The Hearthstone Historic House Museum is a historic home in Appleton, Wisconsin, United States that has been converted into a museum. On September 30, 1882, it became the first residence in the world powered by a centrally located hydroelectric station using the Edison system. The house still contains the original Edison electroliers, original light switches, and some of the world's only examples of original Edison wiring in situ.
Henry James Rogers, original owner of the house, was the manager of the Appleton Pulp and Paper Mill. The house's source of electricity was the Appleton Edison Light Company, the first commercial electric plant in America, which was put into operation two weeks after a much larger steam central power station in New York City, known as the Pearl Street Station. The house and two paper mills were powered by a dynamo located inside one of the mills. Distribution wires were bare copper, with light amounts of cotton used to insulate it. Wires were fastened to the walls with wood cleats. Tape was wound around wires where they passed through partitions. Fuse blocks were made of wood, as were the sockets and switch handles. Examples of this equipment still operate in the home.
For more information on the Hearthstone house, visit the Hearthstone Historic House Museum website at www.hearthstonemuseum.org
The Wisconsin Registered Landmarks program recognizes the Hearthstone house with an historical marker that reads:
For more information on Appleton, Wisconsin, visit Wikipedia.
Or, visit the Appleton Downtown, Inc. website at appletondowntown.org.
Buy books about Appleton at Amazon (Click on image below).
Outagamie, Calumet & Winnebago Counties
Above: Appleton, Wisconsin. Coordinates: 44°16′N 88°24′W
The first Edison hydroelectric plant in the world.
Above: Vulcan Street Plant replica. Located adjacent to the south bank of the Fox River, accessible at the northernmost end of South Vulcan Street. Historical marker reads:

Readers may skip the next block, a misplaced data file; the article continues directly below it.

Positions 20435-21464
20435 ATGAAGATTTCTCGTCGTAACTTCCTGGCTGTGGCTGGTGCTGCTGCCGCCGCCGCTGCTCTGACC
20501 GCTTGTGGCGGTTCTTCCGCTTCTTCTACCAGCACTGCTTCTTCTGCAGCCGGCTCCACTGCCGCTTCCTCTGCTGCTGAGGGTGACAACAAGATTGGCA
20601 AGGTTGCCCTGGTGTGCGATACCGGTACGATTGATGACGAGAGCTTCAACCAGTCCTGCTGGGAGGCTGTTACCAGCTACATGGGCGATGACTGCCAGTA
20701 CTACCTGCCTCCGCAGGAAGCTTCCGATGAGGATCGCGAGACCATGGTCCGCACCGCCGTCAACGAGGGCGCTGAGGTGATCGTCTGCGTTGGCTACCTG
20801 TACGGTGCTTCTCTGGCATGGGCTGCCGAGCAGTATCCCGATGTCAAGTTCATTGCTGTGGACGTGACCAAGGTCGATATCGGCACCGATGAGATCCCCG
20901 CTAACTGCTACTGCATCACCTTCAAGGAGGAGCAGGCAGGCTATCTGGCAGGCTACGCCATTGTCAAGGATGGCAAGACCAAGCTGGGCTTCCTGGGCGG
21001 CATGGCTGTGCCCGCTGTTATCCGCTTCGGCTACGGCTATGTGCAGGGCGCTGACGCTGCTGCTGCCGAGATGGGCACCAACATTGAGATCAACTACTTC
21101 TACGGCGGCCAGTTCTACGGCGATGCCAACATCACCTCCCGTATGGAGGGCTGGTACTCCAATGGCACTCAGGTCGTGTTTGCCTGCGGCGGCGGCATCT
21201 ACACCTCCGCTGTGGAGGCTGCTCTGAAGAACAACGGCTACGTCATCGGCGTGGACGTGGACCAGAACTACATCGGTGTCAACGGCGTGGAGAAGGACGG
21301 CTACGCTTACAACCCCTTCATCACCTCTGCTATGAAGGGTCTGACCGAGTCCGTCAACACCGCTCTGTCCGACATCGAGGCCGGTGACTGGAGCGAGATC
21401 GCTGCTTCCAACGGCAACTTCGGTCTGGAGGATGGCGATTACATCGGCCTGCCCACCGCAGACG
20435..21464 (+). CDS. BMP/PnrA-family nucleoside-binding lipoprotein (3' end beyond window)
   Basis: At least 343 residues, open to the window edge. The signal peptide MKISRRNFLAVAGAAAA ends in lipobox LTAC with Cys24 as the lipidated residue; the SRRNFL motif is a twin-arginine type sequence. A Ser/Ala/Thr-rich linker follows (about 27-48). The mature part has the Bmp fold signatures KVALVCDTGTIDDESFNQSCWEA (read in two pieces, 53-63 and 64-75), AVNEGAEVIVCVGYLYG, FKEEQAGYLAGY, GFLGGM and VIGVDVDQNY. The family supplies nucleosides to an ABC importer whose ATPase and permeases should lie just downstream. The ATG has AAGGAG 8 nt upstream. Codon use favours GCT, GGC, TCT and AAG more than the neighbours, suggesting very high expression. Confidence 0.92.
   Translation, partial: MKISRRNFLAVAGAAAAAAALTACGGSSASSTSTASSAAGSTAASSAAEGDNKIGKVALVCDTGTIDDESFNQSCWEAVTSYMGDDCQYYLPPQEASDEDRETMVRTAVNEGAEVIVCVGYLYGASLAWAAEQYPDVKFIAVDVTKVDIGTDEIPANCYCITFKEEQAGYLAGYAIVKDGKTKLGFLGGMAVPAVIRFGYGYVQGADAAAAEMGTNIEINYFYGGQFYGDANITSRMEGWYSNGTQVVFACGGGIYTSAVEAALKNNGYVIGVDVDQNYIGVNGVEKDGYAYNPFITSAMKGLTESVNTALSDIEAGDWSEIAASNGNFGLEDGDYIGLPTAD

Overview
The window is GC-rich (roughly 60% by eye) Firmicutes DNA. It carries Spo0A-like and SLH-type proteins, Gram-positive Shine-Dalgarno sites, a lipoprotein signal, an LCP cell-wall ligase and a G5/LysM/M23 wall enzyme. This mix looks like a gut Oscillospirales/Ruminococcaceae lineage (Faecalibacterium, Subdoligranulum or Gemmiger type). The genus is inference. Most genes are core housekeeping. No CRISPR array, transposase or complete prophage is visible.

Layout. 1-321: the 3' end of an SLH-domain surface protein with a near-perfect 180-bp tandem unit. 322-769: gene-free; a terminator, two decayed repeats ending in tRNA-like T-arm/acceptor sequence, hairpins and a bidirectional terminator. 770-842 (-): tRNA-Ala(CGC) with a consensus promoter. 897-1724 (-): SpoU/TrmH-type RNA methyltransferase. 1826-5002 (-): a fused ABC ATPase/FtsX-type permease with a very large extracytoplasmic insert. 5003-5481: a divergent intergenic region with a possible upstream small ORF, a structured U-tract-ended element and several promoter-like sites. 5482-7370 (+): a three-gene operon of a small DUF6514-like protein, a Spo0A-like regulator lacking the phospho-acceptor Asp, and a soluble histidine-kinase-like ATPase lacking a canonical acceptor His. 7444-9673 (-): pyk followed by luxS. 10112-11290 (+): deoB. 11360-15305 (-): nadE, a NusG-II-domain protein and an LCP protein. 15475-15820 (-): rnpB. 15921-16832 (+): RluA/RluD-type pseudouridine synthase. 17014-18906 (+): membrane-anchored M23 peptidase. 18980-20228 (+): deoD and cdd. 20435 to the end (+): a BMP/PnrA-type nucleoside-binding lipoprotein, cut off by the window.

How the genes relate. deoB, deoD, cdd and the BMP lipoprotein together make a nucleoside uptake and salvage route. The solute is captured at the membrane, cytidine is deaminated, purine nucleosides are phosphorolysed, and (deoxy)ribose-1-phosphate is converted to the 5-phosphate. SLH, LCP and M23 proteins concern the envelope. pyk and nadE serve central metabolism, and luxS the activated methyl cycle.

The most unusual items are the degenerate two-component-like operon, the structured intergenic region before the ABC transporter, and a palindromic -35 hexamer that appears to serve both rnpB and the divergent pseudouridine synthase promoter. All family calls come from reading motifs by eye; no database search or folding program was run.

On November 25, 1882, the Vulcan Street Hydroelectric Central Station began operation. The Vulcan Street Plant featured a direct-current Edison “K”-type dynamo and lit the homes of A. L. and H. D. Smith, five or six mills, a blast furnace, and other nearby homes with Edison bulbs. The Vulcan Street Plant represents and early use of hydro-power to generate electricity and perhaps one of the earliest examples of a hydroelectric plant that sold electricity commercially and provided incandescent lighting service to the public. In 1932, to commemorate the 50th anniversary of the original plant opening, this replica was constructed by the Wisconsin-Michigan Power Company. Like the original, it houses an Edison “K” dynamo. In 1987, the building was moved here from (now Olde) South Oneida Street.
Above: The historic Hearthstone House in Appleton, Wisconsin. It was listed on the National Register of Historic Places on December 2, 1974. Photo licensed by self [CC BY-SA 2.5], from Wikimedia Commons.
Above: Hearthstone in Appleton, Wisconsin is the first residence in the world electrified from a centrally located hydro-electric plant.
Above: Welcome to Appleton Downtown.
Above: Sneak Peak at the Historic Hearthstone House in Appleton, Wisconsin.
Above: The Last trolley in Appleton, Wisconsin.